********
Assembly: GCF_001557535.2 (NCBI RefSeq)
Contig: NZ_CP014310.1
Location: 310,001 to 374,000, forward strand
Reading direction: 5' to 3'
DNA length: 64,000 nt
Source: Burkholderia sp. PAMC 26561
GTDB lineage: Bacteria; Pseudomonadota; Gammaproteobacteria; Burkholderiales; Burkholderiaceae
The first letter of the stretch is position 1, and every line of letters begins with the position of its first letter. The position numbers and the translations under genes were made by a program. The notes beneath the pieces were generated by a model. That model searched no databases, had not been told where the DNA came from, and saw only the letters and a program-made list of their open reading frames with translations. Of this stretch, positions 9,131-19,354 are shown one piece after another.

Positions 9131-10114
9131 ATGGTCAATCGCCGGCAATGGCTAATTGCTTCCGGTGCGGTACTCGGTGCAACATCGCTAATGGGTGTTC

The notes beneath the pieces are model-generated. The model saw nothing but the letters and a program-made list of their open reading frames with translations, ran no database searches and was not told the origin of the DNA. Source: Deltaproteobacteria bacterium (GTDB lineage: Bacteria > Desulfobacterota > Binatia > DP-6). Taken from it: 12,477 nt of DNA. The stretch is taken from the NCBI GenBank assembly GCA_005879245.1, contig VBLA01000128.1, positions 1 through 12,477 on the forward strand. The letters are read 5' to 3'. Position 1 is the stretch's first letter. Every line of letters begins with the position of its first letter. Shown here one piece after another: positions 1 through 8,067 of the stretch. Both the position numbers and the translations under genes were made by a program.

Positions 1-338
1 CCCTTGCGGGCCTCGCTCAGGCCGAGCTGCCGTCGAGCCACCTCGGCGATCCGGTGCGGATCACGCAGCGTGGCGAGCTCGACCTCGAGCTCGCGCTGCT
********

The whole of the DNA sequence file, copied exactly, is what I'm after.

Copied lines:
Assembly: GCF_001557535.2 (NCBI RefSeq)
Contig: NZ_CP014310.1
Location: 310,001 to 374,000, forward strand
Reading direction: 5' to 3'
DNA length: 64,000 nt
Source: Burkholderia sp. PAMC 26561
GTDB lineage: Bacteria; Pseudomonadota; Gammaproteobacteria; Burkholderiales; Burkholderiaceae
The first letter of the stretch is position 1, and every line of letters begins with the position of its first letter. The position numbers and the translations under genes were made by a program. The notes beneath the pieces were generated by a model. That model searched no databases, had not been told where the DNA came from, and saw only the letters and a program-made list of their open reading frames with translations. Of this stretch, positions 9,131-19,354 are shown one piece after another.

Positions 9131-10114
9131 ATGGTCAATCGCCGGCAATGGCTAATTGCTTCCGGTGCGGTACTCGGTGCAACATCGCTAATGGGTGTTC

The notes beneath the pieces are model-generated. The model saw nothing but the letters and a program-made list of their open reading frames with translations, ran no database searches and was not told the origin of the DNA. Source: Deltaproteobacteria bacterium (GTDB lineage: Bacteria > Desulfobacterota > Binatia > DP-6). Taken from it: 12,477 nt of DNA. The stretch is taken from the NCBI GenBank assembly GCA_005879245.1, contig VBLA01000128.1, positions 1 through 12,477 on the forward strand. The letters are read 5' to 3'. Position 1 is the stretch's first letter. Every line of letters begins with the position of its first letter. Shown here one piece after another: positions 1 through 8,067 of the stretch. Both the position numbers and the translations under genes were made by a program.

Positions 1-338
1 CCCTTGCGGGCCTCGCTCAGGCCGAGCTGCCGTCGAGCCACCTCGGCGATCCGGTGCGGATCACGCAGCGTGGCGAGCTCGACCTCGAGCTCGCGCTGCT